The most recent influenza pandemic occurred in 1968 with the Hong Kong Flu (H3N2) outbreak, which resulted in nearly 34,000 deaths in the United States. The 1968/69 pandemic, which was milder than 1957, is thought to have caused around 1 million deaths worldwide. In early 1968, the Hong Kong influenza pandemic was first detected in Hong Kong. It then spread worldwide during the following two winters, causing greater morbidity in some countries the first winter and others the second. The first cases in the US were detected as early as September of 1968, but illness did not become widespread in the US until December 1968. Deaths from this virus peaked in December 1968 and January 1969. Those over the age of 65 were most likely to die. The same virus returned a year later, in late 1969 and early 1970 [peaking in the UK in January 1970] and in 1972. The number of deaths between September 1968 and March 1969 for this pandemic was 33,800, making it the mildest pandemic in the 20th century.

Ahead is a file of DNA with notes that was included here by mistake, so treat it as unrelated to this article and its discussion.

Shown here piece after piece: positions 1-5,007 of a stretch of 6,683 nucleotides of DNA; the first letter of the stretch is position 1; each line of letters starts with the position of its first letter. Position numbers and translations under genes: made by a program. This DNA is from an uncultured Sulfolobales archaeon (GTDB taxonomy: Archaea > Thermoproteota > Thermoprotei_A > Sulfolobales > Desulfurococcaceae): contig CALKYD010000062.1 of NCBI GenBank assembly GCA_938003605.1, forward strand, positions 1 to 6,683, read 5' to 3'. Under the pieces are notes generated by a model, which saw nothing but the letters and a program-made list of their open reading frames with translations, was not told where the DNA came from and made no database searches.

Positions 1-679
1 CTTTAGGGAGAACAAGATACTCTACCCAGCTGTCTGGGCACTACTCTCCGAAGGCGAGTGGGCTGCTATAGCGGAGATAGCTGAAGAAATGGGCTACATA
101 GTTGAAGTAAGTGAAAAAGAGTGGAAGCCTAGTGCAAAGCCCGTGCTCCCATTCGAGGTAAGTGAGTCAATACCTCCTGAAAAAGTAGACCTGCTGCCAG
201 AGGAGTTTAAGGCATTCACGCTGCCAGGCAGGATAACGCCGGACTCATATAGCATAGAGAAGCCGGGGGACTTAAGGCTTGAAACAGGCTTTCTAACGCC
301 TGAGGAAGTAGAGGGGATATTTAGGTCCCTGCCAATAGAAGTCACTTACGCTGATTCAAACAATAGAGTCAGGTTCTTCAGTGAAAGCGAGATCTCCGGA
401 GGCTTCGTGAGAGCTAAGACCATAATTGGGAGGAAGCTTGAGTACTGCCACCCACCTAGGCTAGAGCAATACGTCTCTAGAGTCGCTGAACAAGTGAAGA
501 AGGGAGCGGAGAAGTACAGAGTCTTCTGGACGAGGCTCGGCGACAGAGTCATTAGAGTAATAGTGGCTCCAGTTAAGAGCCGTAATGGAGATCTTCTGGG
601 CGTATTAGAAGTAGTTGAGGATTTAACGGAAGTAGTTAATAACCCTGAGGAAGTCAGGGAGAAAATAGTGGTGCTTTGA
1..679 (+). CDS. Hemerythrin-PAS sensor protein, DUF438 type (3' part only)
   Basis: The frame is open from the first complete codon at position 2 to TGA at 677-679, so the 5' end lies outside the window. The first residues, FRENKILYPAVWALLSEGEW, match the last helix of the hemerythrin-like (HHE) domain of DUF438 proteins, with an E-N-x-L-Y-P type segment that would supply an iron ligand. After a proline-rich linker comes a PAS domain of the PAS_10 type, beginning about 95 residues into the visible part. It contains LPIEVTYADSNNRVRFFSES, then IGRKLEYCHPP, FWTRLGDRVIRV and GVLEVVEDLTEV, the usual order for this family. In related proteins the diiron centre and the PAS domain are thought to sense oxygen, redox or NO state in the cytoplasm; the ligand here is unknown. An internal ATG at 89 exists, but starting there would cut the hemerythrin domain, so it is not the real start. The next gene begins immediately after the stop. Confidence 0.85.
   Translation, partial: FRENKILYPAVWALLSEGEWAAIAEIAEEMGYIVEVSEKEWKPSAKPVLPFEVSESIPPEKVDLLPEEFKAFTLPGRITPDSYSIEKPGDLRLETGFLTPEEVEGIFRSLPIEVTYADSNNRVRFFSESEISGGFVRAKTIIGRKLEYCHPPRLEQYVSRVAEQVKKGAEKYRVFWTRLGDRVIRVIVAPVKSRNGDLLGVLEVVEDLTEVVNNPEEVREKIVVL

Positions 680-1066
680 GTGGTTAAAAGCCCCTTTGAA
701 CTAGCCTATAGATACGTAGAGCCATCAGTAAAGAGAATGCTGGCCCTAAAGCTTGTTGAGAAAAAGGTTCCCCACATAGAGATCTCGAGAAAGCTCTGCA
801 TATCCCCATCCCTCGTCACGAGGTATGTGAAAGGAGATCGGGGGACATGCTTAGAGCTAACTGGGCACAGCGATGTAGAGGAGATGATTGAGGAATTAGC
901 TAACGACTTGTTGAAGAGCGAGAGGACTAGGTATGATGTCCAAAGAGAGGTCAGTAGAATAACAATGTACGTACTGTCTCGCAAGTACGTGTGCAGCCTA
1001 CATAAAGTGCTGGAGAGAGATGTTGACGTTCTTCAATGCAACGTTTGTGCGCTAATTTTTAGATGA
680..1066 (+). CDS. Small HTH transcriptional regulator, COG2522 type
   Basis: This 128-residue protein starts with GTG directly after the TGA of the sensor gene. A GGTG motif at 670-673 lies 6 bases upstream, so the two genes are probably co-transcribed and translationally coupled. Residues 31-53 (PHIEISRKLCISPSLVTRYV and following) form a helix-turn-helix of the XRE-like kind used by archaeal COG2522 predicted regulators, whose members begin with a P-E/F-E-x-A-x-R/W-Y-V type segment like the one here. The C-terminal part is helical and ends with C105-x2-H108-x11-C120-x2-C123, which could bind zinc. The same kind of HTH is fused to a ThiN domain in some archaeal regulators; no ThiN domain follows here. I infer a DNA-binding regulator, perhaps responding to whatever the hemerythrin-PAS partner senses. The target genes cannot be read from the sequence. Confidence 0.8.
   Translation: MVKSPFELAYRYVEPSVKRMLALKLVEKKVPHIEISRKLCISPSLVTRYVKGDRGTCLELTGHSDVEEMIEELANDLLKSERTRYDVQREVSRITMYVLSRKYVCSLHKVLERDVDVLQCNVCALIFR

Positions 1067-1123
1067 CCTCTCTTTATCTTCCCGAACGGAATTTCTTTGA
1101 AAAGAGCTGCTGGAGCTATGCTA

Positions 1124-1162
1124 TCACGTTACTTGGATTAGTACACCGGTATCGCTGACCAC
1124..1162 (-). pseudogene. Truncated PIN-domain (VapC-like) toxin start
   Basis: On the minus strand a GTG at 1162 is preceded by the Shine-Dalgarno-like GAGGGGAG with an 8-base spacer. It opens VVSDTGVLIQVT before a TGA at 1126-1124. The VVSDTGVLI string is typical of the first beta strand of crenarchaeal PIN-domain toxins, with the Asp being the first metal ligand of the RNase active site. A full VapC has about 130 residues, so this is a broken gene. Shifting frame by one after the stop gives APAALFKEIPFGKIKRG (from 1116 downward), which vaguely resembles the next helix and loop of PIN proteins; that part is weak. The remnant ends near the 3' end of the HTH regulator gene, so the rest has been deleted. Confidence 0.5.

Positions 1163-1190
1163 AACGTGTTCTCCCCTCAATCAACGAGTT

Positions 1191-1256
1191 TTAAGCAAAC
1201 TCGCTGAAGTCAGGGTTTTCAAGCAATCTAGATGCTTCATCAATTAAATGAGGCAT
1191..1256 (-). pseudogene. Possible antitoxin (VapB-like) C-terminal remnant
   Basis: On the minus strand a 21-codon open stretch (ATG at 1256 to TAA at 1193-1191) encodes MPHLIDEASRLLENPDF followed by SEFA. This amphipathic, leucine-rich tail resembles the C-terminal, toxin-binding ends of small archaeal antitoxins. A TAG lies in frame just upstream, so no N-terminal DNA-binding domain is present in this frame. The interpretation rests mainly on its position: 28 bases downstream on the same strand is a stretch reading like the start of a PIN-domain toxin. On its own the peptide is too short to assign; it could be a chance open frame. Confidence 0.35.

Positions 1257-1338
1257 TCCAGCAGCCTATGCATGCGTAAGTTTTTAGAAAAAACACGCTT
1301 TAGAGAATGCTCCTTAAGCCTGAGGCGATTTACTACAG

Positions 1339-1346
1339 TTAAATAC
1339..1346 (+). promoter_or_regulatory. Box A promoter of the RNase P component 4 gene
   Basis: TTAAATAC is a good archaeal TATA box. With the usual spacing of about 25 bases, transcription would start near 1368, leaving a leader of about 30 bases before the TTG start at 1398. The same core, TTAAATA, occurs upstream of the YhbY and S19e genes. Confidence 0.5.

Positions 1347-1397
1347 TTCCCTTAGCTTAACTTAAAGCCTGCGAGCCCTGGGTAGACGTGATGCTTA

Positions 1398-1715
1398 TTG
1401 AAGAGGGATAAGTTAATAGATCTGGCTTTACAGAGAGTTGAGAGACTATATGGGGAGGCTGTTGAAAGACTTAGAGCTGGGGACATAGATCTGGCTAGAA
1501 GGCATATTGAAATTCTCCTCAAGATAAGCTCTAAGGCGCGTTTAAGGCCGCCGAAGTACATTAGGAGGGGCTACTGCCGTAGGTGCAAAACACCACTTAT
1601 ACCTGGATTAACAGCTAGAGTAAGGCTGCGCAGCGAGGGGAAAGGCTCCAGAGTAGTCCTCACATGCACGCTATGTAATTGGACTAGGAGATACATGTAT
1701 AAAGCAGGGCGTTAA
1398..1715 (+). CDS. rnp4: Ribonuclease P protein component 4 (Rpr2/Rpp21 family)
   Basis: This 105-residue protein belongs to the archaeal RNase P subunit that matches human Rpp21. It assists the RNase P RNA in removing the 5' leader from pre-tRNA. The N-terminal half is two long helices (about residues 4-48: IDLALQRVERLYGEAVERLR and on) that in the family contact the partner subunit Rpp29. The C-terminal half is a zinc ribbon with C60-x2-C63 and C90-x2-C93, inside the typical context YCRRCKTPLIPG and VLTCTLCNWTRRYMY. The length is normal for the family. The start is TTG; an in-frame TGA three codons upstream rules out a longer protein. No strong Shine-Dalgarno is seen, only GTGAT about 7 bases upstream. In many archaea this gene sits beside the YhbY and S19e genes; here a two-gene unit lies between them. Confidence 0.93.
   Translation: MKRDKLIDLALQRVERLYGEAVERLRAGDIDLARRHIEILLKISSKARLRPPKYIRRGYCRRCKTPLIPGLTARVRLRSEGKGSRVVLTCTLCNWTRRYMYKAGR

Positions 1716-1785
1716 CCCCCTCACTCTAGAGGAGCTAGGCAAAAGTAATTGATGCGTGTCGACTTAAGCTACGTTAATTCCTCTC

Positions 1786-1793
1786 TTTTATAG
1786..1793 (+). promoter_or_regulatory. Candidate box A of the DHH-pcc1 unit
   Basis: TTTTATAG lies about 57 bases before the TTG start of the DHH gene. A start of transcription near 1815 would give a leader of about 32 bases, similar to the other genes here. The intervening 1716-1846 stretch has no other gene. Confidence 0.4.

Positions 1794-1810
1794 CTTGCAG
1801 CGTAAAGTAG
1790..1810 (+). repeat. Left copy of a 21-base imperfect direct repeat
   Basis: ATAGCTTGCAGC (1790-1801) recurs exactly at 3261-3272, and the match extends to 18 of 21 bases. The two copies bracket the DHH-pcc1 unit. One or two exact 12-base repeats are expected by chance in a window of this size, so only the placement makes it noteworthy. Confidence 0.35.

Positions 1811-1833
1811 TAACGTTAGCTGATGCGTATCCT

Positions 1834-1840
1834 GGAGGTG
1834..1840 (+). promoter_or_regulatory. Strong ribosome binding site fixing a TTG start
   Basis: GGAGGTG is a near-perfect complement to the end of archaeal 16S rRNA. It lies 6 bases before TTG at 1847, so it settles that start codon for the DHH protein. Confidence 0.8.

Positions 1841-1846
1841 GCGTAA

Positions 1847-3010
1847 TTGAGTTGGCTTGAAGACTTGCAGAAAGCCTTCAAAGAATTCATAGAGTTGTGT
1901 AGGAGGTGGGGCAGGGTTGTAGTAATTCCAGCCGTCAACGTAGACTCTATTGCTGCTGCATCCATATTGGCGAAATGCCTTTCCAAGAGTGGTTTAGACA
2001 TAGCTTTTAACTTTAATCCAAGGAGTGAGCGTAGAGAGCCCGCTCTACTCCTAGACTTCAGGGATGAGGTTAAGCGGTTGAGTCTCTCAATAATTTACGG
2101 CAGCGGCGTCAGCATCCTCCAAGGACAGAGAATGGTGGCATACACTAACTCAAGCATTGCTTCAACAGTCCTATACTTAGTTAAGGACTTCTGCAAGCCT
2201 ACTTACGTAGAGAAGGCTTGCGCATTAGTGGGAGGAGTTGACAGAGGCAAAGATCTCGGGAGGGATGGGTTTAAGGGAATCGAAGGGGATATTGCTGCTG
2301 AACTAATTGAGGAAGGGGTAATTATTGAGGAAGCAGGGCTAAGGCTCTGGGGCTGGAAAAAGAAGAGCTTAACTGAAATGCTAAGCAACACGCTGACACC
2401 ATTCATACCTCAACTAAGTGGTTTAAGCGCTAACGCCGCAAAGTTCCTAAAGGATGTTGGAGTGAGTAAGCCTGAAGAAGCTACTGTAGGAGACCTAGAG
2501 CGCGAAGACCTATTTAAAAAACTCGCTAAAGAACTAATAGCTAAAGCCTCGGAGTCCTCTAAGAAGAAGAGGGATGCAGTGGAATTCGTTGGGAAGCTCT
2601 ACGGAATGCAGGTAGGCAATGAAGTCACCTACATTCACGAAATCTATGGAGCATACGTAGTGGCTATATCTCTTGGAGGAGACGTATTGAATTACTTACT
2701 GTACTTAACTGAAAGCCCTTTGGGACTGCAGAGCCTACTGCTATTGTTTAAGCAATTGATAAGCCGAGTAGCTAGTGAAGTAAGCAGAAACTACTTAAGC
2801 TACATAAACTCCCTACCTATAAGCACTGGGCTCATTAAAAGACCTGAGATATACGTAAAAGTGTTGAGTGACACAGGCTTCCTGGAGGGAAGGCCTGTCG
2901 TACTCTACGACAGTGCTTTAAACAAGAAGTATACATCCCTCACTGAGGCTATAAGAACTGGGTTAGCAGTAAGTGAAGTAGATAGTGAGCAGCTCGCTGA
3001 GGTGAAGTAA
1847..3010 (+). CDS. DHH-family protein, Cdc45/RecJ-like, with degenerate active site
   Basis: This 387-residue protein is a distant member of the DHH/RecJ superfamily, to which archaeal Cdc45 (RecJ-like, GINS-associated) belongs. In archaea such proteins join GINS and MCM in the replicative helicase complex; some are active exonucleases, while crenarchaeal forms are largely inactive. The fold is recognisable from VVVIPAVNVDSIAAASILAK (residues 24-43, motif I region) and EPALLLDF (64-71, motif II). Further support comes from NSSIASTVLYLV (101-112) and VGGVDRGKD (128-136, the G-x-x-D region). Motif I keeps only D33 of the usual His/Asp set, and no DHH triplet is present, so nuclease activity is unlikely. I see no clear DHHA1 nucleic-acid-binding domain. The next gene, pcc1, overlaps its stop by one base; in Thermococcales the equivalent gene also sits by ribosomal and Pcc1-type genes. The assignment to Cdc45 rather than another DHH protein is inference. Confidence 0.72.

In the 1968 pandemic vaccine became available one month after the outbreaks peaked in the US.
There could be several reasons why fewer people in the US died due to this virus. First, the Hong Kong flu virus was similar in some ways to the Asian flu virus that circulated between 1957 and 1968. Earlier infections by the Asian flu virus might have provided some immunity against the Hong Kong flu virus that may have helped to reduce the severity of illness during the Hong Kong pandemic. Second, instead of peaking in September or October, like pandemic influenza had in the previous two pandemics, this pandemic did not gain momentum until near the school holidays in December. Since children were at home and did not infect one another at school, the rate of influenza illness among schoolchildren and their families declined. Third, improved medical care and antibiotics that are more effective for secondary bacterial infections were available for those who became ill.